How to resign and keep it classy

Twenty Ten Talent - How to resign and keep it classy

If you’ve been job hunting forever and finally struck gold, the elation of accepting an offer is swiftly followed by the tricky part of planning your exit. There’s rarely a perfect time to tell your boss that you’re resigning, even if it’s something you’ve fantasized about for eternity.

Here are some steps you can take to be as professional as possible as you announce your exit.

1. Be 100% sure you want to quit
This sounds obvious, but if you’re not sure give yourself time to consider the decision before you say something you may regret.

2. Review your paperwork
Check your employment contract or employee handbook. These documents will clearly outline what your requirements are to your employer regarding notice.

3. Schedule a meeting with your supervisor
It’s advisable to let your supervisor know, when you set up the meeting, that you want to
discuss your position. That way your supervisor won’t be completely side-blinded. It’s also important to tell your supervisor first. There’s nothing worse than your boss hearing you’re about to peace out during a conversation at the watercooler.

4. Keep it classy
Remember to thank your supervisor for the opportunity you’ve had in your current role. Do this even if it feels like you’ve been trapped in the job from hell. Keep any emotions you may have to yourself and be professional. Remember you are likely to need a reference, now or in the future, from your supervisor so you want to do everything with good grace. Agree with your supervisor how best to notify anyone else you work with.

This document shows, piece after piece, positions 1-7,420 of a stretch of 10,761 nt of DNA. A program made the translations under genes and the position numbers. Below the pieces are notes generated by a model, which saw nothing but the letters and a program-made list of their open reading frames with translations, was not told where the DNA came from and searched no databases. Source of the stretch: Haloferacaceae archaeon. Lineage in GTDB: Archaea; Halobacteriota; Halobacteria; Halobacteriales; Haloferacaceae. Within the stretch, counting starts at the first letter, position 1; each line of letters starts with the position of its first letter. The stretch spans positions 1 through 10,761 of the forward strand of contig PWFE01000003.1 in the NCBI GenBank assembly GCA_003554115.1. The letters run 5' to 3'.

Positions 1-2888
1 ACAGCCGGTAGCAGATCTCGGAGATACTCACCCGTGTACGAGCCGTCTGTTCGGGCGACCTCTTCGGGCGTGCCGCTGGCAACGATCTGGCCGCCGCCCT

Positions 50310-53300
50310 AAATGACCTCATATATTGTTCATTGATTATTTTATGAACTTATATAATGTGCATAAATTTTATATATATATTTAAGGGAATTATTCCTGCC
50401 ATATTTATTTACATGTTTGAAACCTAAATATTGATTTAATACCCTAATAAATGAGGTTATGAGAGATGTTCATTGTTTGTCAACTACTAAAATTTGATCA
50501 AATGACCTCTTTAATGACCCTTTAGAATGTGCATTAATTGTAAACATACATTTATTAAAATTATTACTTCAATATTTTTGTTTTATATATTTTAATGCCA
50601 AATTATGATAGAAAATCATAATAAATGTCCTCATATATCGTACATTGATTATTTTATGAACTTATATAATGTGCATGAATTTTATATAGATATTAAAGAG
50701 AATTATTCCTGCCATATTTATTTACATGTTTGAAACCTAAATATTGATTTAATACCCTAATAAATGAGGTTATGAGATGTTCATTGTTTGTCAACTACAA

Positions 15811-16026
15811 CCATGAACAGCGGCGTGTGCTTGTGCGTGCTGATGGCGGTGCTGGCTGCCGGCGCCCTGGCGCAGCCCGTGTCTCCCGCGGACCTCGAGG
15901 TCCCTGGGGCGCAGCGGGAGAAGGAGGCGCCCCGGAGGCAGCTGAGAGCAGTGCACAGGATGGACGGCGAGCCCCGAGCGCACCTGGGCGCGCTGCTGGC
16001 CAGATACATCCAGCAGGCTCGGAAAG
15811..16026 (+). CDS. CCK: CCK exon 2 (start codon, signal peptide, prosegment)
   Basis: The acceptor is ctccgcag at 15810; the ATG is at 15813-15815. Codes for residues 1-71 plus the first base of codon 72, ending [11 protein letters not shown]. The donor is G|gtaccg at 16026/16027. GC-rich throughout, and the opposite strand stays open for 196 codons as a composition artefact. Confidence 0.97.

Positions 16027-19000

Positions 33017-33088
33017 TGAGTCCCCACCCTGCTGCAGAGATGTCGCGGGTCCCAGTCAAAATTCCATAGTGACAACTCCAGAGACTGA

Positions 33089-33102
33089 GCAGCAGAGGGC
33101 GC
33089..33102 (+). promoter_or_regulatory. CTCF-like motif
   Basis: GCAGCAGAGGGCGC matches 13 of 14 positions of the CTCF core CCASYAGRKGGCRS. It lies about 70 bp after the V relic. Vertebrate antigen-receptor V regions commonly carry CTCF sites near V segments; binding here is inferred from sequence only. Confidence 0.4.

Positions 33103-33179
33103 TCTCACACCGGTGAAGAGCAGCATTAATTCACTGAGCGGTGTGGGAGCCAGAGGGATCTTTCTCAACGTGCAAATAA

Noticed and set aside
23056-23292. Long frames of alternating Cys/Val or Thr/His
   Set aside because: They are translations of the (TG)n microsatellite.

5. Put it in writing
Your resignation in writing confirming your last day and thank your employers for the opportunity. This is important. Don’t forget to do it in a genuine way.

6. Keep any announcements short and sweet
Work with your supervisor to determine the best timing and format for announcing your departure. They may want to take the lead. If there are people you work with that you want to tell personally, discuss this with your supervisor and get their buy-in to do so.

If you will be sending a group email announcement to people you’ve worked with don’t ramble, gloat, or say anything remotely inflammatory. Convey your appreciation for the opportunity to work with your team and your sadness to be leaving (even if you don’t really mean it…).

7. Don’t gossip
When people discover you are leaving you’re likely to be asked why, or for insights into what drove you to move on. Before you even announce you are quitting, think carefully about what is, and isn’t, appropriate to share in this scenario. If you loved your job say so. Positive reinforcement goes a long way. If you didn’t love your boss, or some of your team, or elements of your role it’s generally best to stick to the old saying “if you haven’t got anything great to say, don’t say anything at all.” Focus on what you did enjoy about the role and explain briefly why you’re moving on without throwing your team or the company under the bus.


Post by Octavia Goredema @OctaviaGoredema


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